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Assuming Role of "Engineer in Responsible Charge" for a Company

Assuming Role of "Engineer in Responsible Charge" for a Company

Assuming Role of "Engineer in Responsible Charge" for a Company

Short Version:
- Current PE designated as "Engineer in Responsible Charge" for our company wants me designated instead.
- What do I need to know/look into
- Does this change my liability
- Should this change my level of authority
- Should this warrant compensation

A bit more background:
I work for a small company that offers engineering services in South Carolina. I am comfortable with the technical side of engineering and management, but have had very little experience when it comes to legal issues and liability. The state engineering board requires that a company designate an "Engineer in Responsible Charge" in order to obtain and keep a "Certificate of Authorization" (COA) to practice/offer engineering services in the state. Our company's PE, who has been designated as the "Engineer in Responsible Charge" for 15+ yrs, has been seeking to have his name removed from the COA for a few years now. We don't typically work with industries that require PE stamping and there are not many PE's in the company.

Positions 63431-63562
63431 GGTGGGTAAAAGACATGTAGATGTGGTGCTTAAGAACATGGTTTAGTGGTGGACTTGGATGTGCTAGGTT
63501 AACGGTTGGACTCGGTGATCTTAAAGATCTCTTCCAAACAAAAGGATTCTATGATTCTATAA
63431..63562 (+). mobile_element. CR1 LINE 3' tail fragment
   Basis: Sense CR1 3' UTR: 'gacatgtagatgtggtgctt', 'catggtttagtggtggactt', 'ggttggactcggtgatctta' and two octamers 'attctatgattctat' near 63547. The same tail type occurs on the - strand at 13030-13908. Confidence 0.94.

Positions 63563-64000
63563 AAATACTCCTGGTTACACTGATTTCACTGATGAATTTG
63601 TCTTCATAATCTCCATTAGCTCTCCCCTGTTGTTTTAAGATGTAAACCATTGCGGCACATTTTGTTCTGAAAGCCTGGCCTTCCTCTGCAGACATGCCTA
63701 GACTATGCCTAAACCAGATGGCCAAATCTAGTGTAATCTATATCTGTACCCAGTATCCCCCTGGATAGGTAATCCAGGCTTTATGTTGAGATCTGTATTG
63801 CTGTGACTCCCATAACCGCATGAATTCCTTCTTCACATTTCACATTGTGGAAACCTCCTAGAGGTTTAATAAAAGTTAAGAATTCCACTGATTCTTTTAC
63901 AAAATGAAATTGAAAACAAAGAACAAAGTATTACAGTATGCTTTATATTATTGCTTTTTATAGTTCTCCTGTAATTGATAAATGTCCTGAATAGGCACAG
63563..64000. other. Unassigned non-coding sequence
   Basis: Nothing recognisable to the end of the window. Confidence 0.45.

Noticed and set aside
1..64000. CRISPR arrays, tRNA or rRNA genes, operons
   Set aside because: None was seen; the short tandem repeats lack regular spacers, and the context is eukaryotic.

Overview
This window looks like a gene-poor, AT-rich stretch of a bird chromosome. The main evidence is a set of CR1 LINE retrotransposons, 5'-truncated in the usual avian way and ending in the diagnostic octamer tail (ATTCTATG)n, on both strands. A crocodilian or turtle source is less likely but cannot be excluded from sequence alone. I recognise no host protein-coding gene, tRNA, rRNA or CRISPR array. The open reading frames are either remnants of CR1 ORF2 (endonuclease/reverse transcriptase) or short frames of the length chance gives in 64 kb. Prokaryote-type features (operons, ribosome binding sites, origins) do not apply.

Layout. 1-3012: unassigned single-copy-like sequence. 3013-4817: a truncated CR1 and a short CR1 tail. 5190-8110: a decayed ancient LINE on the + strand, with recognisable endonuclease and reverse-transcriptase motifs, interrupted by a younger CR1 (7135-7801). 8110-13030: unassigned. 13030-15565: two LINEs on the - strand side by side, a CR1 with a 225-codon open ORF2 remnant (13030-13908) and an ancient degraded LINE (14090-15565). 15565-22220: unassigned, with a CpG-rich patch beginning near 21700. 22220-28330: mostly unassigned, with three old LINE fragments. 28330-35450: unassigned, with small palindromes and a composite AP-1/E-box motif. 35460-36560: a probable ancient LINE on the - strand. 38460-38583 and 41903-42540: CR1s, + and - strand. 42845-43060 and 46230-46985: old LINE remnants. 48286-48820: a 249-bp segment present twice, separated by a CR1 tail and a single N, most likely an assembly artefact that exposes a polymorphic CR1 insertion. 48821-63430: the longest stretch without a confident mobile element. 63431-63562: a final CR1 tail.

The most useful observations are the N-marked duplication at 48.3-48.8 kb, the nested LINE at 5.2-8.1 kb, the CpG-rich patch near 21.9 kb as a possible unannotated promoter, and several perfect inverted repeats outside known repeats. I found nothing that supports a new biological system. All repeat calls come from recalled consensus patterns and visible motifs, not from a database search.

Although our current PE is listed as the "Engineer in Responsible Charge" on the COA, his true position in the company puts him pretty far away from any actual engineering work. The work and reviews are carried out by non-PE's, who are all competent and experienced in their fields. I recently obtained my PE license and am being told to put my name on the COA in place of our current PE. I believe it may be because he wants to limit his liability/exposure. I just want to make sure I have my ducks in a row before signing up for anything. I will say I'm closer to the most of the engineering that comes out of the office, but I may not be involved in everything the company does.

Here are my questions:
- What do I need know before signing up as the "Engineer in Responsible Charge" for a company?

- What does that title really mean in the eyes of the state engineering board and practically speaking? I'm thinking a large company (a GE, Boeing, etc.) would also have to list a single PE to obtain a COA. That PE certainly wouldn't be expected to review and approve all of the work that company performs would they?

- How does this change my personal responsibility or liability? i.e. Am I now responsible for everything the company does that could be considered engineering?

- We employ engineers from several disciplines (computer, electrical, mechanical, etc). Does the "Engineer is Responsible Charge" inherently take ownership of all engineering?

- I am in a position to oversee and direct engineering reviews within my own division of the company. Do I now need to have oversight into anything that could be considered engineering within the company?